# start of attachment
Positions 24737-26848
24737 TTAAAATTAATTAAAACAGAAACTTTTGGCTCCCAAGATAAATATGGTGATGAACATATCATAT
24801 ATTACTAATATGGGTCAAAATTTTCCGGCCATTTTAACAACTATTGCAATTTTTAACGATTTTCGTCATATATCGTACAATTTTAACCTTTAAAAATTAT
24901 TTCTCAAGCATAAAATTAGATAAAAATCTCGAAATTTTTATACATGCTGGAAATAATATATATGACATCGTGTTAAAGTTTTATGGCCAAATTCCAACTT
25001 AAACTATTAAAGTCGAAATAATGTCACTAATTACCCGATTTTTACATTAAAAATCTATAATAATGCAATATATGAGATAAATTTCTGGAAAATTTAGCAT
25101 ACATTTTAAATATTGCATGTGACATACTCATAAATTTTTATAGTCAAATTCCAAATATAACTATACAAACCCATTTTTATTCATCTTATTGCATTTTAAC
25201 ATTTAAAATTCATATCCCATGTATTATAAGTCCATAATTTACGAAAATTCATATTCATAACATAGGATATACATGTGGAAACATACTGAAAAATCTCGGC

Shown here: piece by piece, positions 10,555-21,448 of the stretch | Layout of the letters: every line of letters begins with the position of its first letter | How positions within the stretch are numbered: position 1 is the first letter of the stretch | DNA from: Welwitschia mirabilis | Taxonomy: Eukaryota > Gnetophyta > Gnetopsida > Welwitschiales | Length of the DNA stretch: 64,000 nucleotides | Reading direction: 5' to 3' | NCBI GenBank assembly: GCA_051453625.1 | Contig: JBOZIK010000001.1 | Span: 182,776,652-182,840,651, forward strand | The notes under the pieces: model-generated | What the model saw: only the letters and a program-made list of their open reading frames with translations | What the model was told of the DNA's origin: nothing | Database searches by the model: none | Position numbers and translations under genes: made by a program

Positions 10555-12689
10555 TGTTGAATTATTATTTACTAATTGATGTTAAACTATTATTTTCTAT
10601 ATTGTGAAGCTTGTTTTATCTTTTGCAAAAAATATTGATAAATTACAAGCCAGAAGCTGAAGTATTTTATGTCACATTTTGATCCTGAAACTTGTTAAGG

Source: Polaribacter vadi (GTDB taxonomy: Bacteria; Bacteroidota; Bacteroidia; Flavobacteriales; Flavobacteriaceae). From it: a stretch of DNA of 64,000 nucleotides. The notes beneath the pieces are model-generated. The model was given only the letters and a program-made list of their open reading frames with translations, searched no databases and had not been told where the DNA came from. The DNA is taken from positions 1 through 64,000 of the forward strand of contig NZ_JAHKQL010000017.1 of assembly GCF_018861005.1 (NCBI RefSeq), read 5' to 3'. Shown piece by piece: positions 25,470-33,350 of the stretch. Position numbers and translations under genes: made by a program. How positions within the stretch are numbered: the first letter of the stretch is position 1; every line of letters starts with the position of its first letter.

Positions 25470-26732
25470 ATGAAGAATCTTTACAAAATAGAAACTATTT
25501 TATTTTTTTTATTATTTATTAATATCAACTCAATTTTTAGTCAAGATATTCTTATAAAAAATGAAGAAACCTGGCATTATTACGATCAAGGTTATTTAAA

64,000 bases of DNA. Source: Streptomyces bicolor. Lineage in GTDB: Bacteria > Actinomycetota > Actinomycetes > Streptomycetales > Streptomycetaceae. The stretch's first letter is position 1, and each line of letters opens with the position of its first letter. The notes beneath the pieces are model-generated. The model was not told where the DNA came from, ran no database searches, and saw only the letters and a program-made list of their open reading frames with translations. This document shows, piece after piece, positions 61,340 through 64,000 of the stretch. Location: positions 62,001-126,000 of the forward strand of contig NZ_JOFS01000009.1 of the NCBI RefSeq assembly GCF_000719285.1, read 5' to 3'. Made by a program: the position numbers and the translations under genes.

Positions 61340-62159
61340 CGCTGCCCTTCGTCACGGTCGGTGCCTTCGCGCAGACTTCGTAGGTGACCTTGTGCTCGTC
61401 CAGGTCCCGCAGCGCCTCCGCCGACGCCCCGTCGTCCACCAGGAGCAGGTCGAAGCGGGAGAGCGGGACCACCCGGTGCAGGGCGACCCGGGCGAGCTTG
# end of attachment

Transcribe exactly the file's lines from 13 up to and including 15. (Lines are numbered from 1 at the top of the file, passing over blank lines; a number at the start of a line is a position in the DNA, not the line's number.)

Positions 25470-26732
25470 ATGAAGAATCTTTACAAAATAGAAACTATTT
25501 TATTTTTTTTATTATTTATTAATATCAACTCAATTTTTAGTCAAGATATTCTTATAAAAAATGAAGAAACCTGGCATTATTACGATCAAGGTTATTTAAA